How A Century of Miss America Helped and Hurt Women’s Progress
By BETH HARPAZ
The first Miss America pageant was held in 1921, one year after women won the right to vote. Just as the suffragists wore sashes to their marches, so did the bathing beauties of Atlantic City wear sashes in their parade. They also wore swimsuits so daring that a local law against the baring of women’s knees had to be suspended for the spectacle to take place.
But the first winner, a 16-year-old who stood just 5-foot-1, did not exactly represent the bold women of the 1920s who cut their hair short, flew airplanes, ran for office, and used birth control. This paradox of Miss America being both out of step with women’s progress while simultaneously pushing women forward (whether through body-liberating swimsuits or scholarship money) has been a hallmark of the pageant since its inception, writes Professor Margot Mifflin (Lehman College, Newmark Journalism School) in her engaging new book Looking for Miss America: A Pageant’s 100-Year Quest to Define Womanhood.
“It’s always had this push-pull momentum,” Mifflin said in an interview with the Indoor Voices podcast. And while Miss America remains the country’s largest nonprofit source of women’s scholarship money, “there’s the added irony” that winners must put their education on hold to fulfill their year of appearances.
Miss America has also always mixed prudishness and prurience. Contestants had to be unmarried and childless (read: virginal) but were judged on looks. In the 1960s, the pageant required knee-length skirts and swimsuits with modesty panels long after they’d fallen out of style. But in the ‘90s, TV ratings relied on sex appeal with high heels, surgery-enhanced curves, and revealing attire. And yet, the first Black Miss America, singer Vanessa Williams, was “dethroned” in 1984 when Penthouse published her nude pictures. (Black women couldn’t even enter the contest until the 1950s.)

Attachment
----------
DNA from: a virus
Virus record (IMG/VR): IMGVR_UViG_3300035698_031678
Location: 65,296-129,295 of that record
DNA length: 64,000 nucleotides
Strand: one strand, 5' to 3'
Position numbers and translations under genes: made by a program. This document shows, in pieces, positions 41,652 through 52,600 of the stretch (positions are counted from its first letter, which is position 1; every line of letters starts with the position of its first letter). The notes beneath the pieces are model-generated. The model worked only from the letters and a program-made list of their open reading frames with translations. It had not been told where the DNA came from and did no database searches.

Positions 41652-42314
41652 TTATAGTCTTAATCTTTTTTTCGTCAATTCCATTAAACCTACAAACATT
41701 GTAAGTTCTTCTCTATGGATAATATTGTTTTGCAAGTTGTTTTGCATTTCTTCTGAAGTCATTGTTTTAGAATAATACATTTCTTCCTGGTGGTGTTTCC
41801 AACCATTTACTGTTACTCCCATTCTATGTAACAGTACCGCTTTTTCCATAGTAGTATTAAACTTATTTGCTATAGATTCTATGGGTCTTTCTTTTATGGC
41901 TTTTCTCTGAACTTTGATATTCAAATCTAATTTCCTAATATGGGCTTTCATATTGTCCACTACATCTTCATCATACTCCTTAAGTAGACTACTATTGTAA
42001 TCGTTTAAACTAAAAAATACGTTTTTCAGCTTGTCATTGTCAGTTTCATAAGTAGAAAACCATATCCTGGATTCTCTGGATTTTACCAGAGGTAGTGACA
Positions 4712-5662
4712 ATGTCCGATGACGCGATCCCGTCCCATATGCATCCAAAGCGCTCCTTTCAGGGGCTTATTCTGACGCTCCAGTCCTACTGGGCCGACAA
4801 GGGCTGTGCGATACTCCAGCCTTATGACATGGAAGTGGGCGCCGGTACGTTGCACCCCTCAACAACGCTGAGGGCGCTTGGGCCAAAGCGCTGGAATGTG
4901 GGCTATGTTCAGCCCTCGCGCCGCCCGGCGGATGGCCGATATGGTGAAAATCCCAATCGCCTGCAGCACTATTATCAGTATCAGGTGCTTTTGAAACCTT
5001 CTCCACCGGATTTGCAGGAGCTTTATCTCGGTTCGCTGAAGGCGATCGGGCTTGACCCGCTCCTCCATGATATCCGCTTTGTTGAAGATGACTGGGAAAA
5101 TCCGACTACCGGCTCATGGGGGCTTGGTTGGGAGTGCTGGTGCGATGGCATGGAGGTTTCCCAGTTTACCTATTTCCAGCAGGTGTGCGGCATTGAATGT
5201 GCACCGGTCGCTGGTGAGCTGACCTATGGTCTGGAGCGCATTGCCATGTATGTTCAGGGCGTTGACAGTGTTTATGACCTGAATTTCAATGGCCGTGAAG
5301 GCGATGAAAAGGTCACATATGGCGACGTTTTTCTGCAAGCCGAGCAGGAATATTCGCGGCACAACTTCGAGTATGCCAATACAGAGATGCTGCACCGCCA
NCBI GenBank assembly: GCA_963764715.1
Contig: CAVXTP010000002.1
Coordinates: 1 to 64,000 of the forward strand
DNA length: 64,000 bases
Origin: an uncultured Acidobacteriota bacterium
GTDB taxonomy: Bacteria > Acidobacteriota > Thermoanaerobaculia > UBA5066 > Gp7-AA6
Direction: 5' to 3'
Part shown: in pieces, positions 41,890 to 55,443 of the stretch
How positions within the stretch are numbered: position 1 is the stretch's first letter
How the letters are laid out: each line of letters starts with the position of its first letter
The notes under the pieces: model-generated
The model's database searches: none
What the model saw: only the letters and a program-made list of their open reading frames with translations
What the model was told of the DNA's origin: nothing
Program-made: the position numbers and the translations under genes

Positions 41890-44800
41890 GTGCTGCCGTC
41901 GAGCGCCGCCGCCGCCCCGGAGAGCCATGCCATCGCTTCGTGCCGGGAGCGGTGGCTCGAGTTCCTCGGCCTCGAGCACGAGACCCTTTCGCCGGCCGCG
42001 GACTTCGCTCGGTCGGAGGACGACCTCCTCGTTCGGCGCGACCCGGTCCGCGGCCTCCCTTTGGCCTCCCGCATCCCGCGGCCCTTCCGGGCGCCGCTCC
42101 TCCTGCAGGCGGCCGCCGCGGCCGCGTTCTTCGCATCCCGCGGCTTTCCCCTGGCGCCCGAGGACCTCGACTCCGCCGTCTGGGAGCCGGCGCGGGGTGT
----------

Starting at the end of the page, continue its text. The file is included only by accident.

Miss America recently abandoned bathing suit and evening gown requirements, but its “talent” competition remains, resulting in absurdities like this one Mifflin describes: a Harvard grad heading for a neuroscience Ph.D. reciting a poem.
Even the contest’s honorific, Miss, is now an anachronism — not to mention, as Mifflin puts it, “is there anything less American than a crown?” Meanwhile, the number of entrants in local qualifying contests has plummeted to 4,000 from 80,000. The pageant has also been scuttled from Atlantic City to a Connecticut casino amid falling ratings and a scandal over derogatory emails about winners that led the CEO to resign.
COVID-19 canceled this year’s pageant, but whether the event’s centennial takes place next year remains to be seen. Mifflin says the pageant was “trying to evolve when all this happened” by focusing less on beauty and more on achievement. But the biggest problem? “Requiring women to dress up and compete against each other for scholarships, something men don’t have to do,” Mifflin says, “doesn’t speak to the women of our current moment.”